For most monolithic storage arrays, adding additional disk capacity means buying it from the same vendor as the controller. I heard of one company recently who tried to order entry-level disk expansion drawer, at a lower price, solely to move the individual disk drives into a higher-end disk system. Guess what? It didn't work. Most storage vendors would not support such mixed configurations.
If you are going to purchase additional storage capacity to an existing disk system, it should cost no more thanthe capacity price rate of your original purchase. IBM offers upgrades at the going market rate, but not all competitors are this nice. Some take advantage of the vendor lock-in, charging more for upgrades and pocketing the difference as profit.
Vendor lock-in represents the obstacles in switching vendors in the event the vendor goes out of business, failsto support new software or hardware in the data center, or charges more than you are comfortable with. These obstacles can make it difficult to switch storage vendors, upgrade your applications, or meet otherbusiness obligations. IBM SANVolume Controller and TotalStorage Productivity Center can help reduce or eliminate many of these concerns. IBMGlobal Services can help you, as much or as little, as you want in this transformation. Here are the four levelsof the do-it-yourself continuum:
|Let me figure it out myself||Tell me what to do||Help me do it||Do it for me|
|This is the self-service approach. Go to our website, download an [IBM Redbook], figure out whatyou need, and order the parts to do-it-yourself.||IBM Global Business Services can help understand your business requirementsand tell you what you need to meet them.||IBM Global Technology Services can help design, assemble and deploy asolution, working with your staff to ensure skill and knowledge transfer.||IBM Managed Storage Services can manage your storage, on-site at your location, or at an IBM facility. IBM provides a varietyof cloud computing and managed hosting services.|
So, if you are currently a Sun server or storage customer concerned about these latest Sun announcements, give IBM a call, we'll help you switch over!
technorati tags: do-it-yourself, OpenSolaris, Solaris, Sun, Linux, SPARC, Yahoo, Google, iDataPlex, x86, x86-64, x64, mainframe, EMC, Chuck Hollis, HP, Dell, SAN, monolithic, disk, storage, system, arrays, open storage, NYT, New York Times, vendor lock-in, IBM, Global Services, GBS, GTS, SVC, TotalStorage, Productivity Center, Managed Storage Services, cloud computing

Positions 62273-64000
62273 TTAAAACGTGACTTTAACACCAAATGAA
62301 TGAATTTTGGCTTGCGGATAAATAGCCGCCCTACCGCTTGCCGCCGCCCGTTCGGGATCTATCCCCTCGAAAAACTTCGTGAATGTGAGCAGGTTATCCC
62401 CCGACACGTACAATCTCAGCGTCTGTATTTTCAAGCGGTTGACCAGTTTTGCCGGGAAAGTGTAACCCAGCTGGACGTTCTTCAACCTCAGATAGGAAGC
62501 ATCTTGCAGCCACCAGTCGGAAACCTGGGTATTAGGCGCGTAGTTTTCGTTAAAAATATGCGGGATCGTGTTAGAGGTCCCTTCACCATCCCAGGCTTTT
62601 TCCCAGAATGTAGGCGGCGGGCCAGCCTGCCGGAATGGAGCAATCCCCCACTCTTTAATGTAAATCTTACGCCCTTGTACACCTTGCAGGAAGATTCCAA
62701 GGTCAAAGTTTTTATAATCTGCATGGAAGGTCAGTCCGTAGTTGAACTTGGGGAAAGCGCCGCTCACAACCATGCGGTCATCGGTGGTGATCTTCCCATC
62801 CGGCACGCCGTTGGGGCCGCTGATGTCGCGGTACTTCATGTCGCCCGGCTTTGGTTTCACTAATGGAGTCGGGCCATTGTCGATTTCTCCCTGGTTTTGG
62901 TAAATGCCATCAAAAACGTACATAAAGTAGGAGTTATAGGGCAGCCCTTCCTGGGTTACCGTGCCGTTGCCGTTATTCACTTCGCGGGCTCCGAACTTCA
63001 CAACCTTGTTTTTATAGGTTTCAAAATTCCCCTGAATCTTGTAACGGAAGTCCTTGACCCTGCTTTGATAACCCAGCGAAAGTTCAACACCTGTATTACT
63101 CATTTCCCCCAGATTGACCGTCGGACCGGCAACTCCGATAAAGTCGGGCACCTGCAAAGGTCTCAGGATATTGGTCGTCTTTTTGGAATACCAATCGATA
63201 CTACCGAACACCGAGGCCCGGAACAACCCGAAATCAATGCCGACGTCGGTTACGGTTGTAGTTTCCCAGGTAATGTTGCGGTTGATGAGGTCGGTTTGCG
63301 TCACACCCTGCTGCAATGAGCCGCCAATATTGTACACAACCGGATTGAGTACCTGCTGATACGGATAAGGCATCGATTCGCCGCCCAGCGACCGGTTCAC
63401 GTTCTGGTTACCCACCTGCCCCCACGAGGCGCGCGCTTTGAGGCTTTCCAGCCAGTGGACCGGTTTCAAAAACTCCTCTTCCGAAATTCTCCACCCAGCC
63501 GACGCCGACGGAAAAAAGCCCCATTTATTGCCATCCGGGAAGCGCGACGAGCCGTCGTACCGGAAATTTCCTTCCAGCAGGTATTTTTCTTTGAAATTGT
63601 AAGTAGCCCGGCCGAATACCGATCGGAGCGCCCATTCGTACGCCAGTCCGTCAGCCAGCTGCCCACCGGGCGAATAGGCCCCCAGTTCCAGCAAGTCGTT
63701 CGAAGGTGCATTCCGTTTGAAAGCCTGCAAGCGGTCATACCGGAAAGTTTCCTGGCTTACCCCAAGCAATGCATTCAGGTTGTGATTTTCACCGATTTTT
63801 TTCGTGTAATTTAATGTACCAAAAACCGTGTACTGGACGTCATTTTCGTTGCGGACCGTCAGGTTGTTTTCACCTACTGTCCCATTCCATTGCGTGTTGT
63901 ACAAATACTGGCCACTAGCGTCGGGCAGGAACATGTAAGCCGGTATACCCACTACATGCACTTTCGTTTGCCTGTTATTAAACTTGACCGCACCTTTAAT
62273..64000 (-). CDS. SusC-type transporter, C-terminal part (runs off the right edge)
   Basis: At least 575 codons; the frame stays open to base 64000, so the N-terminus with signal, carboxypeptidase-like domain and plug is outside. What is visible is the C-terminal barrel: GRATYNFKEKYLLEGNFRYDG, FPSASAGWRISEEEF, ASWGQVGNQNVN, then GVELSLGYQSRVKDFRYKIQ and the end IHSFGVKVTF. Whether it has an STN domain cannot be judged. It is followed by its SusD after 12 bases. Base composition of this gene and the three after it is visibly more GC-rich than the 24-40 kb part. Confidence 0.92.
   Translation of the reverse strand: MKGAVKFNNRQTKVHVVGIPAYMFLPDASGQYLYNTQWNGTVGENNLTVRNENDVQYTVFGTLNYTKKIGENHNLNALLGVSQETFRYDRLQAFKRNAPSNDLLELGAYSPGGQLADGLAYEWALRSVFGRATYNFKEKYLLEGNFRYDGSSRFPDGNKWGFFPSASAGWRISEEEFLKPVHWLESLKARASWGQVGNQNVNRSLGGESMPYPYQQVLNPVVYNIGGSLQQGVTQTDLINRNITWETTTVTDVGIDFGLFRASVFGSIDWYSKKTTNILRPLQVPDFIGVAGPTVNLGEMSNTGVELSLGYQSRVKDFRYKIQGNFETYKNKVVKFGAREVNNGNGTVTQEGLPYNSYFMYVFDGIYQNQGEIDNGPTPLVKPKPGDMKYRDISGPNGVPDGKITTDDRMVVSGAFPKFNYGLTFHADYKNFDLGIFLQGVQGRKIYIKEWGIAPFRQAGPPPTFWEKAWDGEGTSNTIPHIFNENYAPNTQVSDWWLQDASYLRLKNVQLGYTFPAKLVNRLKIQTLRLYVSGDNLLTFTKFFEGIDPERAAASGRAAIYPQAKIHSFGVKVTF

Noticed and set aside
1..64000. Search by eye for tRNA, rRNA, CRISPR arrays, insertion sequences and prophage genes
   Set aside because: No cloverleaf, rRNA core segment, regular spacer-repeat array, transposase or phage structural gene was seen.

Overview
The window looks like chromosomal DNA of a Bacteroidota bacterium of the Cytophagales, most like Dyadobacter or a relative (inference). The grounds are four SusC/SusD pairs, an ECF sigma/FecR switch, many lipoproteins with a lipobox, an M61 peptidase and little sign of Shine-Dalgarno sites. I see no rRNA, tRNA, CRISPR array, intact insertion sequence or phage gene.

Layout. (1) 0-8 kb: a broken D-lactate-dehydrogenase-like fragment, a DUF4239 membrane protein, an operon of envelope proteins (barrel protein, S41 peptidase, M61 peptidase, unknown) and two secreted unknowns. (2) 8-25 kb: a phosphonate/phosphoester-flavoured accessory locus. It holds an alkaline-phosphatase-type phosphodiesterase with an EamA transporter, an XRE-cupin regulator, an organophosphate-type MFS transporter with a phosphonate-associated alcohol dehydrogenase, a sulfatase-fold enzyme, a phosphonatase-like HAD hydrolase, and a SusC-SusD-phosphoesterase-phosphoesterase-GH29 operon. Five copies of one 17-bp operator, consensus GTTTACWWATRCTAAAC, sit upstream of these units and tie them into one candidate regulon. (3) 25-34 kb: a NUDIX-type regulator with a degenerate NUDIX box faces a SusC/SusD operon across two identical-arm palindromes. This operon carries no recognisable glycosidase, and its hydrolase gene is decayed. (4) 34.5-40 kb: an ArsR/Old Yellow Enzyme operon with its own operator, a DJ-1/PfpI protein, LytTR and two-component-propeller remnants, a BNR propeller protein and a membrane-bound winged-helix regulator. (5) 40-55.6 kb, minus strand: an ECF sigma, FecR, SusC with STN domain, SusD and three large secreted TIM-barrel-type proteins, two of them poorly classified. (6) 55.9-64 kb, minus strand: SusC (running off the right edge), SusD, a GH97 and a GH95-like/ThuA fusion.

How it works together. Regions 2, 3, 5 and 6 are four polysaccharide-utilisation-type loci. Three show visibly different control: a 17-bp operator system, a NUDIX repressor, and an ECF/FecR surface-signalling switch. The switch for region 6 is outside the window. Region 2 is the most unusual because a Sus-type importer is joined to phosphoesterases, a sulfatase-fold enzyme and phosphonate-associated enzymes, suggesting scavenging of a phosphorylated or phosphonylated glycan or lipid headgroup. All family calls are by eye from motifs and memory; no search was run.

What a great way to wrap up another excellent week!
While I was away on vacation last week, IBM Storage and Software Offeringswon Brand Impact 2007 Awardsfrom leading brand marketing organization Liquid Agencyat the Brand Summit Awards Dinner.Other awards went to Cisco, Google and Sony, which I also highly admire.
For those in the USA, next Monday isMemorial Day. I'll be in Australia, and they have a similar ANZAC Day which happened last month (April 25).
Have a safe weekend!
technorati tags: IBM, storage, software, awards, brand, impact, Liquid Agency, dinner, Cisco, Google, Sony, Memorial Day, ANZAC
The comic combines the recent popularity in cookbooks to help parents get their children to eat morevegetables, such as Jessica Seinfeld's [Deceptively Delicious: Simple Secrets to Get Your Kids Eating Good Food], with the popularity of the latest Batman movie, [The Dark Knight]. To be fair, I have not reviewed the recipe book,but certainly being the wife of comedian Jerry Seinfeld and mother of his children sufficiently qualifies her to write such a book. I did have the pleasure to see this movie at an IMAX movie theater in Hartford, CT a few weeks ago. I highly recommend it. (See also my friend Pam's awesome [review of this movie]).Some have argued the movie franchise has "gone dark" from the previous Batman movies and may not be appropriatefor children. Hiding vegetables in meals may not the right thing for children either.
In the comic, the young boy sees right through it, using the word "mojave" as the new slang for "deceive". In Arizona,Mojave refers to both the [desert in the northern part of the state], and the [Native American tribe] that live there. Butin this case, it refers to Microsoft's deceptive [Mojave Experiment].
Unlike IBM that repeatedly delivers unique and innovative new products to the marketplace, Microsoft pulls theold ["bait and switch"] routine. In a series of hiddencamera interviews, Microsoft asks skeptical people who have never used Microsoft Vista operating system their opinions.As expected, all express concerns of problems they have heard about Microsoft's new OS, from friends, colleagues or Apple television advertisements. On a scale of 0 (won't touch it) to 10 (can't wait to have it), the averageskeptic rated Vista with a paltry 4.4 score.
The Microsoft interviewers then show them the new "Microsoft Mojave" Operating System, and askthese same skeptics for their opinions, of which many (35 out of 140 by one account) express they like it, find this new OS usefuland intuitive. The interviewers then explain that this Mojave OS was nothing more than the existing Vista OS alreadyin the marketplace. The average rating for Mojave OS was a significantly higher 8.5 score.Just like hiding spinach in a meal to get your kids to eat it. They tricked you, and you saidyou liked it!